Retirement planning for cross-border employees

No matter what the industry, geography or size of a global business organisation, one of the most important issues for HR professionals is staffing for success. Having the right types of employees with the right skills in the right places at the right times is a constant challenge

No matter what the industry, geography or size of a global business organisation, one of the most important issues for HR professionals is staffing for success. Having the right types of employees with the right skills in the right places at the right times is a constant challenge.

The cost of the expatriate strategy is dramatically increasing while the logistic and operational complexity of such assignments grows as well. The result is the need to balance the use of all of the available staffing models to the optimal advantage of the organisation.

Regardless of what the staffing strategy includes, the effective management of the overall process is becoming a key-determining factor in the success of the HR function and of the underlying business. Having the proper information for analysis and decision making becomes integral. For the purposes of this column, the term ‘cross-border employee’ refers to the members of the global employee category.

In these activities, there is a constant struggle between the organisation’s business managers and the human resource function. The business people focus on getting the job done. In a global environment, this can mean finding an employee anywhere in the world and having him in place. The mechanics of locating that employee, bringing him on board, establishing the compensation and benefits, and keeping the employee in place and contented is the HR responsibility.

Historically, the principal concern has been financial. The ‘business’ perspective has been oriented to getting the proper result at any cost. The HR perspective, now extending to senior management, is to add a degree of cost management to the process. One of the key elements in the process is retirement planning. Being a longer-term issue as compared to the other elements in the assignment process, there has been a much less formal decision-making and structure. In addition, some of these types of employees are actually starting to retire and the lack of planning and structuring are causing huge financial and logistical problems.

The end result is that many multinationals are interested in putting the plans and processes in place now to guard against the same types of problems arising in the future.

This type of retirement planning can be very complex due to factors such as: reconciling assignment policies and the administrative infrastructure to support them with business considerations (and ‘deals’ cut); total remuneration orientation for the treatment of all workers including cross-border employees; multiple tax provisions; currency issues, especially given the time needed for asset accumulation and the potential for fluctuations in currency values; the potential for interaction with social security systems as an employee moves from country to country and coordinating this from both cost control and benefit delivery perspectives.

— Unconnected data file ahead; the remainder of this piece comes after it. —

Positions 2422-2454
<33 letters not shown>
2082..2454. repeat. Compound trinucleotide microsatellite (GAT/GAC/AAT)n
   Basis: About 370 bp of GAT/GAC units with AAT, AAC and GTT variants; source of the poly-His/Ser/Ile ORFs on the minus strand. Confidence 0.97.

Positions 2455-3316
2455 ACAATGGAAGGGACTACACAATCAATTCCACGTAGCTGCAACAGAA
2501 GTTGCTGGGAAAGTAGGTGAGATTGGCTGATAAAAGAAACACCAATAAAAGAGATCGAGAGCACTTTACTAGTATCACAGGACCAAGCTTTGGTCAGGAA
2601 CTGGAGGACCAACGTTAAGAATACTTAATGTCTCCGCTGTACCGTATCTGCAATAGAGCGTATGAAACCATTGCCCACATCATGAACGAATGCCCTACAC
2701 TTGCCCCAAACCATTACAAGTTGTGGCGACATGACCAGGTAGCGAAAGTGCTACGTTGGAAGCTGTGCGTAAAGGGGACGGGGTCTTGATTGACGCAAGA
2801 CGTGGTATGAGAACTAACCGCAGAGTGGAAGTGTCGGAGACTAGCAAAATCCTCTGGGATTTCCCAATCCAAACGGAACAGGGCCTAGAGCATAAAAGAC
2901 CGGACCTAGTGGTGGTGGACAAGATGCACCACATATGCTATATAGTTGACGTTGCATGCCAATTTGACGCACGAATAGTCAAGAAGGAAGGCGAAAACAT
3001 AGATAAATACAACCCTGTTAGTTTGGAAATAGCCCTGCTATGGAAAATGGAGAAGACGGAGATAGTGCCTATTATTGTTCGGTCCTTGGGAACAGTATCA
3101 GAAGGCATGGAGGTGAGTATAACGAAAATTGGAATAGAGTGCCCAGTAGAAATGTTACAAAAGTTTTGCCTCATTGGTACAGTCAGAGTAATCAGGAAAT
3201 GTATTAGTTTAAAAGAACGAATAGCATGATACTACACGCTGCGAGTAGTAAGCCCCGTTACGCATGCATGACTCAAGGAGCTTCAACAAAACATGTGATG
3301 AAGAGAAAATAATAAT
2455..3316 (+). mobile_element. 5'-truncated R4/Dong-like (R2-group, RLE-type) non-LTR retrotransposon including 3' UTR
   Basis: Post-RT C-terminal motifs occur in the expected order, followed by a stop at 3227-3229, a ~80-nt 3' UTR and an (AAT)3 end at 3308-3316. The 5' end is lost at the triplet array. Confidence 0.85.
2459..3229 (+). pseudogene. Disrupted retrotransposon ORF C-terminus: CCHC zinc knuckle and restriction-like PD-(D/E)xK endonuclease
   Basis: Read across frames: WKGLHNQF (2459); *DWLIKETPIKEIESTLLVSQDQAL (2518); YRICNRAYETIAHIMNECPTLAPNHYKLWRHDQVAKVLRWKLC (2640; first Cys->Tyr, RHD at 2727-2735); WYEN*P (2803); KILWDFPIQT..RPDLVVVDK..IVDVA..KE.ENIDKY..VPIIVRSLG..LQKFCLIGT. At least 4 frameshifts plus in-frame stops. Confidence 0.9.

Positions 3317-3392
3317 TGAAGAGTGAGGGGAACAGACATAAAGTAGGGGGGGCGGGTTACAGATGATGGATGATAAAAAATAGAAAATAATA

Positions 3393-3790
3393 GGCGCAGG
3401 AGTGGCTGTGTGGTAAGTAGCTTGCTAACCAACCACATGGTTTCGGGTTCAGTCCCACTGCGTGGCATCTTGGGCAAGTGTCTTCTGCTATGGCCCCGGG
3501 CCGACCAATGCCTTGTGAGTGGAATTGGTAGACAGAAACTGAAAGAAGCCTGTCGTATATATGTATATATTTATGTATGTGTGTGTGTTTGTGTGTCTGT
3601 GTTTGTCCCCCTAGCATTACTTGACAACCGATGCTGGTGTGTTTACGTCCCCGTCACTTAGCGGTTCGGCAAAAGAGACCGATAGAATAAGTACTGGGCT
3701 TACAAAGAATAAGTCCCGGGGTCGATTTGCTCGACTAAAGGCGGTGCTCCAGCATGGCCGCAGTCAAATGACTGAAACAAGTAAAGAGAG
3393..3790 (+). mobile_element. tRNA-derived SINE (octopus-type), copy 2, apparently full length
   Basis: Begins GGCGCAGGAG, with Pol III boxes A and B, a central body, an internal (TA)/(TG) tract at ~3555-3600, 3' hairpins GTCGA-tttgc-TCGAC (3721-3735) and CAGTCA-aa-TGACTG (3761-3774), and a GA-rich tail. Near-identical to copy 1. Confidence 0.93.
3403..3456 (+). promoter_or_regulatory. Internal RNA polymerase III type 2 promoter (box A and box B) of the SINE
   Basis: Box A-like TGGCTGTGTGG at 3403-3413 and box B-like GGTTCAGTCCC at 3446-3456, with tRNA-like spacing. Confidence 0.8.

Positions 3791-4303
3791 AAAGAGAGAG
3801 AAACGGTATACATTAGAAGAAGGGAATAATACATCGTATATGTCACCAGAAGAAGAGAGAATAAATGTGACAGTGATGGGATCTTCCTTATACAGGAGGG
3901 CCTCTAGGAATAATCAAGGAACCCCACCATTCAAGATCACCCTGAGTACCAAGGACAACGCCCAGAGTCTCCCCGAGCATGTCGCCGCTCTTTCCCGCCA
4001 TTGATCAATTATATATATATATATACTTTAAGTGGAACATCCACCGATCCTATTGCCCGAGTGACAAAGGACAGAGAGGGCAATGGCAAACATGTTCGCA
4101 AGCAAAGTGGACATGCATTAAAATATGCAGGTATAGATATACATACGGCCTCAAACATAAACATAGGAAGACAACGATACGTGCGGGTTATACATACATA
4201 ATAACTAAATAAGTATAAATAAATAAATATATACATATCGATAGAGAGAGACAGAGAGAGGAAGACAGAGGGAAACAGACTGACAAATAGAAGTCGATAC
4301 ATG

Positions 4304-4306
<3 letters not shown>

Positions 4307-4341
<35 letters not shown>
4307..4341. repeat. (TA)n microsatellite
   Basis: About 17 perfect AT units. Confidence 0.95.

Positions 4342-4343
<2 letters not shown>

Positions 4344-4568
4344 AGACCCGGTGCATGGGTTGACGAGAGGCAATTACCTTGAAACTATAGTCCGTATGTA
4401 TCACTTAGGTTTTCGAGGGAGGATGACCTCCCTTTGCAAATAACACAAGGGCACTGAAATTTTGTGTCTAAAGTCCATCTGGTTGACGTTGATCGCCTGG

Of course, the nature of the cross-border employee population is changing. Now, it’s just as likely that this type of employee will come from Australia or India than from Europe. Certainly, employees coming from the Asia-Pacific Rim region will have different retirement experiences and expectations and these will need to be considered as well.

At the end of the day, there will be many factors that will influence the various decisions. Some background issues to facilitate a coordinated and efficient review leading up to those decisions include.

• Is there a (global) organisational philosophy as to the parameters of the retirement planning? For example, sometimes the US-based employer thinks the US retirement program should serve as the model. Other times, the employer does not want to consider the US program as a model as global employee issues can be clearly different than those in the US.

• Are there operations in the host countries and are there local country retirement plans in place in those countries? Assuming that some such plans are present, these plans might reflect the local custom and practice, are competitive and are tax-approved in the local country tax environment.

• Presumably the employees in question are working in the host country on a legal basis. Are there ‘split payroll’ issues? Often, there are strategies where the compensation is divided into two parts. One part is set to maximise the host country retirement benefits from a tax-beneficial perspective.

Cross-border employees are emerging as a very important part of the global staffing strategy. For these kinds of employees, retirement planning is becoming a key element of the assignment package. Careful attention to the retirement planning can determine whether the assignment will be successful, from both the cross-border employee’s and the employer’s points of view.

By Erwin Janush, senior vice president of Aon Consulting

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